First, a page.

Weather Forecast


Tea party activists condemn deal

By Matea Gold

The Washington Post

WASHINGTON — The bipartisan Senate deal to end the government’s fiscal impasse was roundly condemned Wednesday by tea party leaders around the country, who accused Republican lawmakers of capitulating to President Barack Obama and his Democratic allies in Congress.

0 Talk about it

Matt Kibbe, president of the FreedomWorks conservative group, called it “a total surrender” and said the tea party’s gambit to undermine Obama’s health-care law could have worked if GOP leadership had stood firm.

“We don’t have regrets,” Kibbe added.

“This was a very winnable fight, if the Republicans had been willing to fight.”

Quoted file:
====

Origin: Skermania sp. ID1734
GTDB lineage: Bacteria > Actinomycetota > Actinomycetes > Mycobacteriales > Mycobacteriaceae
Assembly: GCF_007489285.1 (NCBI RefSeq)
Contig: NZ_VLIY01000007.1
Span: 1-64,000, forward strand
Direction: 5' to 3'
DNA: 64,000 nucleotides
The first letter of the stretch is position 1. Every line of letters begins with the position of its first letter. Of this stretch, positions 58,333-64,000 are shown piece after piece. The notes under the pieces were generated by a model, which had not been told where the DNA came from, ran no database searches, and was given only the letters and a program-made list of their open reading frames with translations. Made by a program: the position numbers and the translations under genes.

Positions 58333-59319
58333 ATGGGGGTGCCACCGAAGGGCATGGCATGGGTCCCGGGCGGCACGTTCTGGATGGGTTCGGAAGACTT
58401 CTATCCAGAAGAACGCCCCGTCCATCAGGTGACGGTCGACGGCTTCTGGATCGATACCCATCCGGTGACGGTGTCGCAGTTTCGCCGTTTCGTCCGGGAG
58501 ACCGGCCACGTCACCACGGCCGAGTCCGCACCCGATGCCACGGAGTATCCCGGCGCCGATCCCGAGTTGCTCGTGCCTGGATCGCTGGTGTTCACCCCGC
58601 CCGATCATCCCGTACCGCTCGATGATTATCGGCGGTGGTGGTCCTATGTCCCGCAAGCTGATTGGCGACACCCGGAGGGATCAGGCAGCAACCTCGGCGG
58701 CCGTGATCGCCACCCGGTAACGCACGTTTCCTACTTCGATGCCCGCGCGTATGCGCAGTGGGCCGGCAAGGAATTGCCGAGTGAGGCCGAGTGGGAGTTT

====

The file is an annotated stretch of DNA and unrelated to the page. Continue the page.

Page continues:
The deal struck Wednesday was a major setback for tea party groups such as FreedomWorks, Heritage Action for America and Tea Party Patriots, which backed a long-shot attempt to use fiscal legislation to defund the Affordable Care Act, commonly known as Obamacare.

In the end, conservatives set in motion a two-week-long government shutdown and brought the United States to the edge of its borrowing capacity without achieving their original goal of hobbling Obamacare.

But activists said they were neither deflated nor defeated.

“Part of me thinks that sometimes you throw a ‘Hail Mary’ and just hope for the best,” said Joanne Jones, vice chairman of the Charleston Tea Party in South Carolina. “At the state we’re at now, I’m not sure how much worse we could have made anything. It doesn’t particularly bother me that it was attempted and failed. It was an opportunity for the American people to see a very petty and petulant president.”

The fight revved up the four-year-old tea party movement, which is now training its sights on blocking immigration reform and challenging incumbent Republicans up for re-election in 2014.